Monday, August 9, 2010

Transferring Files With FTP


Transferring Files With FTP

Abstract:
FTP, with it's mini macro programming language, has been around since the beginning of internet time. It has been used to transfer files around the internet with the avoidance of lower level sockets programming for decades. When transferring files, there is sometimes the question over whether a file has completed it's transfer via FTP on the receiving "ftpd" end. This problem can be mitigate with several best practices so the receiving end can be well aware of when the file being transferred is ready for batch processing through a scheduling facility such as "cron".

Option 1 - Lock Files:
One could ask the initiator create a lock file (send-me.cpio.gz.lock), start sending the data file (send-me.cpio.gz), and then remove the lock file upon completion of the transfer. The cron job can pick it up again once it sees a file where there is no corresponding lock file.

This is helpful for transferring a single file as well as multiple files when that single file was "split" (send-me.cpio.gz.1, send-me.cpio.gz.2, send-me.cpio.gz.3, etc.) Processing for multiple files will not commence until after all the files in the batch have been sent and the lock file is removed.

Option 2 - Suffixes:
A second option is when moving files via FTP, if the sender starts the transfer of the file (send-me.cpio.gz), add a separate suffix to identify that it is in transit (put send-me.cpio.gz.work), and once the file has been sent, the sender should perform a rename of the file in ftp (rename send-me.cpio.gz.work send-me.cpio.gz) The rename is an atomic operation, so cron on the receiving platform can pick up files that do not have a ".work" suffix (or only pick up files which have a ".gz" suffix!)

This option is often very helpful for the occasional transfer of a single large file, where the integrity of the file is important, but people don't want to add too much complexity.

Option 3 - Work Directories:
A third option if one does not want to rename the files, one can always have the initiator place the files in a temporary directory (/temp) and then have the initiator move the file to the production directory (/prod) via their ftp session. The cron job can pick it up only from the production directory since it is known to be completely transferred since the move is an atomic operation.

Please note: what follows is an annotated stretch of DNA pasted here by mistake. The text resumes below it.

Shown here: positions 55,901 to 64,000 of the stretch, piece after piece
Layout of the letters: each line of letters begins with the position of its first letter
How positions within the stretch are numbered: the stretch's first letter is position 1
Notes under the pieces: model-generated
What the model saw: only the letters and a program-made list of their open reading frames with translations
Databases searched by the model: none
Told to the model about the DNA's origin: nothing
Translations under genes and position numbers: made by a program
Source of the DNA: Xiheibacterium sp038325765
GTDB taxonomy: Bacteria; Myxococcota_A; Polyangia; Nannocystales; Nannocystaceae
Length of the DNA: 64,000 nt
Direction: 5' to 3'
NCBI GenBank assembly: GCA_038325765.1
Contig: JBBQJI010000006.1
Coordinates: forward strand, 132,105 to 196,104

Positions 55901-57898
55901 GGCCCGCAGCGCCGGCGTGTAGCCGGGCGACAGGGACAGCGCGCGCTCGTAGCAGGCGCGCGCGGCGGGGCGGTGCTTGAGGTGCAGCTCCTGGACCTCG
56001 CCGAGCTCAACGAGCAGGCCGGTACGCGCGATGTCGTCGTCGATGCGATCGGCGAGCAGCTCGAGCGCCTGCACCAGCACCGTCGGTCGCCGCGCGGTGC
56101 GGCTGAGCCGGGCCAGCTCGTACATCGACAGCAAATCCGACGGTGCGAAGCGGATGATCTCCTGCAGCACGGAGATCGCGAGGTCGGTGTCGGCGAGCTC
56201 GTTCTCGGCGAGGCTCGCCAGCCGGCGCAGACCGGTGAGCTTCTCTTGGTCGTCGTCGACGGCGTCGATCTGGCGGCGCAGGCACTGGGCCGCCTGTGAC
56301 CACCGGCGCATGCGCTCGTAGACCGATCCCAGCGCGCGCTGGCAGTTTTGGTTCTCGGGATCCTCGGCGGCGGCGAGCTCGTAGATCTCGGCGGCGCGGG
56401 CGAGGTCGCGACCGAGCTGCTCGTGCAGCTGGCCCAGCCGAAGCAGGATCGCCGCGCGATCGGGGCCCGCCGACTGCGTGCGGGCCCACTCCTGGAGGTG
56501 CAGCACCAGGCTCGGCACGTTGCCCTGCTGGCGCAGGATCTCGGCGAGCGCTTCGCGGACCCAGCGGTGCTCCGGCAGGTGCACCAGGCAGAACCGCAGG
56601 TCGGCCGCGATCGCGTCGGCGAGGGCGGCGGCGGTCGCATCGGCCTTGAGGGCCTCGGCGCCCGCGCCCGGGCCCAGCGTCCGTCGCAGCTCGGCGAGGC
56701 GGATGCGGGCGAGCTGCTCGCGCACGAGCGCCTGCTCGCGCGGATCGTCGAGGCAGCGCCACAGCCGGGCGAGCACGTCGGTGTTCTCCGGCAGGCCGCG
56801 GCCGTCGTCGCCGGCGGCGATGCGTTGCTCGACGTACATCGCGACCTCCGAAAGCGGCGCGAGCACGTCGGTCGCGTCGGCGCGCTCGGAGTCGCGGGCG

If there are large numbers of small files which are needed to be transferred, this process is very helpful since occasionally the "inode" may grow aggressively (slowing down the all processing) in the temporary or production directory, requiring an occasional rebuild (rm /temp; mkdir /temp) to resize the inode.

Option 4 - Multiple Files:
A fourth option can deal well with transferring many multiple files (mput) from an initiating system where the receiver wants to process them as they are arriving. If there is a directory holding a large number of files (file1.Z, file2.Z, file3.Z, file4.Z, ...), the initiator can create an additional file with a known suffix (file1.Z.CoMpLeTe, file2.Z.CoMpLeTe, file3.Z.CoMpLeTe, file4.Z.CoMpLeTe, ...), initiate the "mput", and the receiver can have "cron" jobs set up looking for the suffix ("CoMpLeTe"), process the original file name, and upon processing completion, purge the file containing the suffix.

This is especially helpful where transfers may be overlapping from multiple sources with multiple files and the receiving end wants to process the individual files in as close to real-time as possible.

Advanced Automation:
If the senders are newbies to the internet and have worked very little with FTP on the initiating or sending end, there are ways to help them along.

With "ftp", you can build macros on the sending end so the process of logging in, renaming, moving files, creating/removing lock files, or logging out can be reduced to single macro commands, to further remove complexity on the sending end.

The receiver can build the macros and just send them to the people who are the file senders, and the receiver can maintain the ftp macro code, as well. The "ftp" protocol can be used to update those foreign macro files, using a "rename" to swap out the old macro file and an additional "rename" to swap those new macro files into production.

Conclusion:
When there is a need to send files regularly from a source to a destination, the FTP protocol is a good choice when the sender cooperates with the receiver.

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